With Black Friday and Cyber Monday coming soon, we look at how online retailers have been building up to this huge sales event.
Last year, Black Friday online sales totalled $6.2 billion, and have grown from $1.93 billion in 2013. Cyber Monday was even bigger, with $7.9 billion online sales in 2018.
While some retailers will decide not to take part in Black Friday promotions, the vast majority will be planning promotions and sales events up to and around Black Friday.
Building Awareness of Black Friday Promotions
With so much competition for traffic and visitors in the days around Black Friday, it pays to drive awareness of your sales, and get your brand in the customer’s mind.
Target’s email, sent early November, is designed to raise awareness, and get shoppers to check out offers that are already on their website.
Offering early access is also a good way to drive sign ups to its loyalty schemes and branded credit and debit cards. Users who sign up for either can access sales two days before Black Friday.
On Walmart, Black Friday deals don’t begin until November 27, but it’s teasing some upcoming offers, as well as showing a guide to the visitor’s nearest store.
Extending the Black Friday Sales Period
From being a long weekend event (Black Friday to Cyber Monday) Black Friday has changed into a much longer sales event, with most sales taking in the week before, and many beginning much earlier.
Early Black Friday sales can help retailers to gain an advantage over rivals. Traffic tends to build up in anticipation of sales events like Black Friday as shoppers check out upcoming promotions.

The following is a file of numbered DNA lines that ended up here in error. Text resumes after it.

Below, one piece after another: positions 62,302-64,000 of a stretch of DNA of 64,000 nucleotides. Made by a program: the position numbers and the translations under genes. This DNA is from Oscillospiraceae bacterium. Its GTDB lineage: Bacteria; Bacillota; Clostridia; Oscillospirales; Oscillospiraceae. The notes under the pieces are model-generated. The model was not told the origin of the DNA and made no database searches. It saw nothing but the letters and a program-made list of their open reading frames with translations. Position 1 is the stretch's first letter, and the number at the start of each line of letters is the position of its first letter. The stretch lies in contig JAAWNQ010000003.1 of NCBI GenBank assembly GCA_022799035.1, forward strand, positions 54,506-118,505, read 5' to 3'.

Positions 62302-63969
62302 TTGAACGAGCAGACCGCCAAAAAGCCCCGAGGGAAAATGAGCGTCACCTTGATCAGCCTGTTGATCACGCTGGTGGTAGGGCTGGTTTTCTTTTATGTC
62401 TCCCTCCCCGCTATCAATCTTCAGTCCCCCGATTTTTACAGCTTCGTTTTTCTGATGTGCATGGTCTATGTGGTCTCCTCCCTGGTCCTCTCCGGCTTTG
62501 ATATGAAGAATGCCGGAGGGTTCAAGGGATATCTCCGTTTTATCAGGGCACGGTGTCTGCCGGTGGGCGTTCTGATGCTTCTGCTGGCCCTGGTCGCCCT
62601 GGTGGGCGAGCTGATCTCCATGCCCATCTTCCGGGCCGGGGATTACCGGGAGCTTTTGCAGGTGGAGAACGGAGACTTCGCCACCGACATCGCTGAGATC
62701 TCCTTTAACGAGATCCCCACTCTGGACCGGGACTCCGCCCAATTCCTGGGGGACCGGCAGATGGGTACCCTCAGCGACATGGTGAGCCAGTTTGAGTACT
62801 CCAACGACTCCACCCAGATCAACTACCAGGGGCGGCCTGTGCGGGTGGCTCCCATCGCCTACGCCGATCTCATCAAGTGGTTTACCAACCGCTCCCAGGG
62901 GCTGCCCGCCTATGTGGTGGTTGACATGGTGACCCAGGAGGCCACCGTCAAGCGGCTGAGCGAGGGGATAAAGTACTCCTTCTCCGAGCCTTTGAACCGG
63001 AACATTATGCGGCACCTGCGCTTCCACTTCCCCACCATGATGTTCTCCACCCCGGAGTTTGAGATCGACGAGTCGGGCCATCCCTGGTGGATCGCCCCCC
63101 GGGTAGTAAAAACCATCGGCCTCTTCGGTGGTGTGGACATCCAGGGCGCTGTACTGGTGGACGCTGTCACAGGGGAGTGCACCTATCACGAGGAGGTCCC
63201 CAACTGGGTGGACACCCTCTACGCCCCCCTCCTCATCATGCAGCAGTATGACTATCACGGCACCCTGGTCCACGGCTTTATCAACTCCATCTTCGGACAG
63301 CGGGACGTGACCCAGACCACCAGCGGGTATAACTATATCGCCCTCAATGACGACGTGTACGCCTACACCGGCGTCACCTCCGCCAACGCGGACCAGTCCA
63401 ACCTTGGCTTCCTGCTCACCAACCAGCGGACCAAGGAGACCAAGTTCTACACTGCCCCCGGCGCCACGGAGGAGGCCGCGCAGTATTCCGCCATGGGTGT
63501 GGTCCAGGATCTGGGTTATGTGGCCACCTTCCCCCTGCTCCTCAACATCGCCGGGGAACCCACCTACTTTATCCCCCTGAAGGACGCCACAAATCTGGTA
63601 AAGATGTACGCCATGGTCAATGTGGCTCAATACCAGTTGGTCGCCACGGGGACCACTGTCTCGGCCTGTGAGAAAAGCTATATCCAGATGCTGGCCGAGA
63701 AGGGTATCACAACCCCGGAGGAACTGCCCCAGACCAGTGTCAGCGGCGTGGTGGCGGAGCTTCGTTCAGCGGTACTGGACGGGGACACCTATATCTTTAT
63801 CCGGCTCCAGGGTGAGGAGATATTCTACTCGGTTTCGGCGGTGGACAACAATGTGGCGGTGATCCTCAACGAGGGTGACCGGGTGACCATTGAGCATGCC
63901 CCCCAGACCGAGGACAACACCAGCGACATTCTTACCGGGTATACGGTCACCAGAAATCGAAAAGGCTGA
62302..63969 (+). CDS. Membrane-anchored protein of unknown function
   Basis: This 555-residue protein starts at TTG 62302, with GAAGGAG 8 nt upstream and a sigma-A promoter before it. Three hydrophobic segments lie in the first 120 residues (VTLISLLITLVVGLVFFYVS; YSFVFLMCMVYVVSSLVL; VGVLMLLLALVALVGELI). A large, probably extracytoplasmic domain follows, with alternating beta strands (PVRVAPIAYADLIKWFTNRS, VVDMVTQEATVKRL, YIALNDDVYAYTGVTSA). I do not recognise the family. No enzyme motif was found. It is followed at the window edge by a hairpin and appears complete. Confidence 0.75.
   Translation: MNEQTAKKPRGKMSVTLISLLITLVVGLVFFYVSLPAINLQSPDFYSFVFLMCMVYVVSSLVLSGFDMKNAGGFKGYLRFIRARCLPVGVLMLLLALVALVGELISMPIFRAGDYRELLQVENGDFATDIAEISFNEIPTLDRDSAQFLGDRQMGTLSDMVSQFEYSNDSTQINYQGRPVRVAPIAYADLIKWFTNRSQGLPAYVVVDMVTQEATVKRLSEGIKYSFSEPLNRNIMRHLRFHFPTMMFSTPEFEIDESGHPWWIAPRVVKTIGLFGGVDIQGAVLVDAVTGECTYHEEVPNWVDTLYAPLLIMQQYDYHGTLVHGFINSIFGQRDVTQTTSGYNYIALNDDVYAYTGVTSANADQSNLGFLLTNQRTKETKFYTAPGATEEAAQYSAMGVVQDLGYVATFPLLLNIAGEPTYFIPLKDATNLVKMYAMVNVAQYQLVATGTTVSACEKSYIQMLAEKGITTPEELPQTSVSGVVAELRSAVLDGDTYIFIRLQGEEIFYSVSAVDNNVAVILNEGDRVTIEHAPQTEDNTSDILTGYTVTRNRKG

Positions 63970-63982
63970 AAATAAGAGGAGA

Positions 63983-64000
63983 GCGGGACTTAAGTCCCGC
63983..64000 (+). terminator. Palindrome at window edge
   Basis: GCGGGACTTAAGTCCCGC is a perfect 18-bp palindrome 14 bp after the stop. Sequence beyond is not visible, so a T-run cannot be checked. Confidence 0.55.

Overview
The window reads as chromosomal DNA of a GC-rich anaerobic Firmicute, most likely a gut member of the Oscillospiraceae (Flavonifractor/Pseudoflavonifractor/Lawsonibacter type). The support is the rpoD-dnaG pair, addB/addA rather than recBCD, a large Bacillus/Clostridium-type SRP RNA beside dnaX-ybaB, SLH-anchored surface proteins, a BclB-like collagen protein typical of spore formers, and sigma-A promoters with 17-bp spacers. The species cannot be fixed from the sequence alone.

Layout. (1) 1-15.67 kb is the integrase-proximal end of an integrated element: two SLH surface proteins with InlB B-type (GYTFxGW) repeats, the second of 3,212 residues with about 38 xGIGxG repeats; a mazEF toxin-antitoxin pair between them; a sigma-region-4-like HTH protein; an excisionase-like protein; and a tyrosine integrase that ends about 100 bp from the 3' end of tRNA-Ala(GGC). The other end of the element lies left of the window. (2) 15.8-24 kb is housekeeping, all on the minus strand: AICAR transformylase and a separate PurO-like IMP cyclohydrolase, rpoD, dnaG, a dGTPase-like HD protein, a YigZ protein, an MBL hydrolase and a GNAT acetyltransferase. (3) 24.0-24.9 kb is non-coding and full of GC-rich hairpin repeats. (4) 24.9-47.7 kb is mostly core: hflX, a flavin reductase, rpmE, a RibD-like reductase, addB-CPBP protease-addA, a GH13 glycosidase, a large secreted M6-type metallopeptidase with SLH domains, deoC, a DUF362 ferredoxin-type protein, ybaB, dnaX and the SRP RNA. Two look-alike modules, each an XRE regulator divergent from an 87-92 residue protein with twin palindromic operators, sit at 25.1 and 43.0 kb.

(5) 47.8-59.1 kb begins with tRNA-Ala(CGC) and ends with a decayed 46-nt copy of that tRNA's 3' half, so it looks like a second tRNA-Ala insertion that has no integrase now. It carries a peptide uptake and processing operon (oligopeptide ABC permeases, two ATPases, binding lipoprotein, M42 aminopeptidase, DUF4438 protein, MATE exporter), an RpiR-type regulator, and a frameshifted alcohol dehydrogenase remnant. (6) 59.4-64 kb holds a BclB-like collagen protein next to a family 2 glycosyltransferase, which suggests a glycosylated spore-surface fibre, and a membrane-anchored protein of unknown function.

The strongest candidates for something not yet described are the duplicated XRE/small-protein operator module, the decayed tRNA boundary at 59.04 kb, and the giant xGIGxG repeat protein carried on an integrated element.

Offering early deals can persuade some of these visitors to buy before the big day.
There’s another good reason. Black Friday traffic has caused big retailers’ site to crash or slow in the past, so it does make sense for retailers to spread the load and ease pressure on the site.
HP has already begun to offer promotions, with a three day sale on selected products. This limited time sale, helped by the use of countdown timers, can persuade people to buy long before Black Friday.
While early offers can spread the load a little, our own data suggests that many shoppers are waiting for bigger deals on Black Friday itself.
Home Depot has taken a similar approach, with its homepage already in full Black Friday mode:
One way to address this is to offer price guarantees, as Currys PC World is doing. They offer to refund the difference if prices are discounted further on Black Friday.
This is one way to give shoppers the confidence to buy without fear of missing out on better discounts.
Driving Repeat Visits
One aim of Black Friday marketing should be to drive repeat visits by giving visitors plenty of reasons to keep coming back to the site.
Best Buy’s ‘doorbuster’ deals are a good example of this. These are time-limited daily deals which encourage shoppers to buy there and then rather than waiting.
By offering to send daily text alerts, Best Buy is also helping to build a bigger database to market its Black Friday deals at.
Kohl’s is offering $10 in ‘Kohl’s Cash’ for every $50 spent up to November 19.
This works in two ways – people are incentivized to spend more in the run up to Black Friday, but the cash (essentially a gift card) encourages people to return later to buy more.
Graham Charlton is Editor in Chief at SaleCycle. He's been covering ecommerce and digital marketing for more than a decade, having previously written reports and articles for Econsultancy. ClickZ, Search Engine Watch and more.